Performance Management in Financial Services Isn’t Only for Executives

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Improving Operations and Sharing Strategy 
throughout the Enterprise


Aligning Financial Services Performance

Performance management is a strategy and a set of methodologies and processes that can be used for managing performance in financial services organizations. Its purpose is to achieve a common set of goals and objectives in the most efficient manner. Functionally, performance management is about aligning day-to-day processes and activities with organizational strategy. This makes it of obvious value to financial services executives and professionals for several reasons: It communicates to all stakeholders an agreed-upon strategy and helps align the organization around it. It provides the framework for measuring results and taking corrective action when necessary. And it both increases visibility and mitigates risk, two characteristics often lacking in management of a financial services organization’s performance.


Our benchmark research found that only a small percentage of financial services organizations (5%) feel completely confident about their technology for performance management.

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Our benchmark research into business intelligence and performance management shows that performance management in financial services organization can be improved: Only a small percentage of financial services organizations (5%) told us they feel completely confident about their technology for performance management. Many of those performance management efforts began with business intelligence (BI), but while BI is an important capability for measuring performance, it alone is insufficient. That’s because most business intelligence processes are historically focused. In addition, business intelligence often focuses on individual processes while performance management aligns processes with strategy and goals. In fact, according to our research financial services organizations rank strategy management (72%) and goals and objectives tools (64%) as the two most important supplements to BI. Balanced scorecards and strategy maps also are common tools for managing performance in financial services organizations.

To accomplish the streamlining that the performance management of financial services organizations yields it is important to integrate BI and analytics with planning and forecasting processes and applications. Doing so enables the establishment of key performance indicators (KPIs), which are components of performance management. Managing performance involves setting targets for those KPIs, creating metrics to track them and regularly measuring progress toward those targets down into and across the departments.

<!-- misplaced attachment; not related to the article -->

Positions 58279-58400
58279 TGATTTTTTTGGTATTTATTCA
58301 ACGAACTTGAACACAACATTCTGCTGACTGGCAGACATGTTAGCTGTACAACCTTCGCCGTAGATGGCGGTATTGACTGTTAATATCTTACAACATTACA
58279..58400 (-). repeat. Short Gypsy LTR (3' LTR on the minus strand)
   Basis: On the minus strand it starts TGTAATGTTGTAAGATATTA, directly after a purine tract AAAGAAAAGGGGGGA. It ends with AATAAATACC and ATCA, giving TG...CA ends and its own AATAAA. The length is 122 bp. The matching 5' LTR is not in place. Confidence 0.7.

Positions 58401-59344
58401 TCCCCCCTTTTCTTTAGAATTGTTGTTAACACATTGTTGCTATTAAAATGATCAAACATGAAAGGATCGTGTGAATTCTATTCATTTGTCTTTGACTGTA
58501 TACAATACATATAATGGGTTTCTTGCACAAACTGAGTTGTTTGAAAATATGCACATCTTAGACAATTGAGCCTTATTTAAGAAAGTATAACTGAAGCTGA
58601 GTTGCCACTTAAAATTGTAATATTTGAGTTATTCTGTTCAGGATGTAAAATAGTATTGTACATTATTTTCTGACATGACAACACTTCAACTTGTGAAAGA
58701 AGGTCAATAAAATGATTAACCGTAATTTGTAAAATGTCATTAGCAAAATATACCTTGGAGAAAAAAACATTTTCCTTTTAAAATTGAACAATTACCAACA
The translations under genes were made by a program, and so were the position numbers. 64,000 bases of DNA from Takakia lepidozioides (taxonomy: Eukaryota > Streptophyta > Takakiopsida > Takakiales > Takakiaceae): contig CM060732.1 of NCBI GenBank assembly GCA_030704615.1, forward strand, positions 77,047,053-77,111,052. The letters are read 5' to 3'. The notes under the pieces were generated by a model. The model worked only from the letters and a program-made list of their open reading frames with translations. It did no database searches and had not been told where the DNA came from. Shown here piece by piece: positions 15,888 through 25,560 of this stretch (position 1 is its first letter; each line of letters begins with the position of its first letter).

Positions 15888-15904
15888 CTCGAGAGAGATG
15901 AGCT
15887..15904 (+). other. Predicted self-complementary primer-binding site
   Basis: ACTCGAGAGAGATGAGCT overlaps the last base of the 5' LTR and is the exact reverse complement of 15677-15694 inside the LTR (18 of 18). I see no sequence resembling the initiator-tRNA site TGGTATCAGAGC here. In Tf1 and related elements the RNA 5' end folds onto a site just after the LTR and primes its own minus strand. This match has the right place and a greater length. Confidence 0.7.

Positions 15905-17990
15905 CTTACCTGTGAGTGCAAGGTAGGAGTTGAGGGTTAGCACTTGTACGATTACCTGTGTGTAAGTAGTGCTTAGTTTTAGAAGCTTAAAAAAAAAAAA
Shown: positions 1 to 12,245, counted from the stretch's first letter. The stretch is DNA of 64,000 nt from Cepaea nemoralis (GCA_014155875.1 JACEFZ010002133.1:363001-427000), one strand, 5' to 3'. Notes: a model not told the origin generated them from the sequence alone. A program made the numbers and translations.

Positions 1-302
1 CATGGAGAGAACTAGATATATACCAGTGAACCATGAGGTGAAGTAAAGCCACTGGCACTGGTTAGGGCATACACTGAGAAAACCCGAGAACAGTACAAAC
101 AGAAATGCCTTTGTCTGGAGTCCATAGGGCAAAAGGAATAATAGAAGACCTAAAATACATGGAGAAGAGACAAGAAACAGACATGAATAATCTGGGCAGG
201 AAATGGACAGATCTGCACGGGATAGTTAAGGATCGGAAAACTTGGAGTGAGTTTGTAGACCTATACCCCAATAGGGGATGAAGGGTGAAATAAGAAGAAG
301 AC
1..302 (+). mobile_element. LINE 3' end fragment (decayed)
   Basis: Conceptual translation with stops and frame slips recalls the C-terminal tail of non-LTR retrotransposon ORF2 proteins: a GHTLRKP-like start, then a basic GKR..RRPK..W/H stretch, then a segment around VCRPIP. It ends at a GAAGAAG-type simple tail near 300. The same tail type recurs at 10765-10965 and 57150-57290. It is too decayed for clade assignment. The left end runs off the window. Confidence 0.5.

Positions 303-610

Beyond the Executive Suite

Since the performance to be managed is defined by an organization’s strategy, performance management often is deployed to executives. However, extending its processes and techniques into lines of business such as customer service, operations and finance makes sense. There is value for a company in letting people know what they are working toward and how they are being measured and evaluated; confining performance management to the executive level deprives line employees of feedback and guidance that will enable them to focus more sharply and contribute optimally to the organization’s goals. Our business intelligence and performance management benchmark research shows there is interest in performance management across eight different line-of-business functions in financial services organizations, with at least half of the participants telling us they are improving performance management deployments, deploying new systems or tools or planning to make improvements to performance management projects.

While the typical approach of enabling performance management from the top down makes sense in some situations, in other cases performance management can begin at the bottom, starting with a set of individual KPIs that are developed with an awareness of the higher-level organizational strategy. Once developed at one level or in one business unit, the performance management framework, processes and technology are transferable across the entire financial services organization.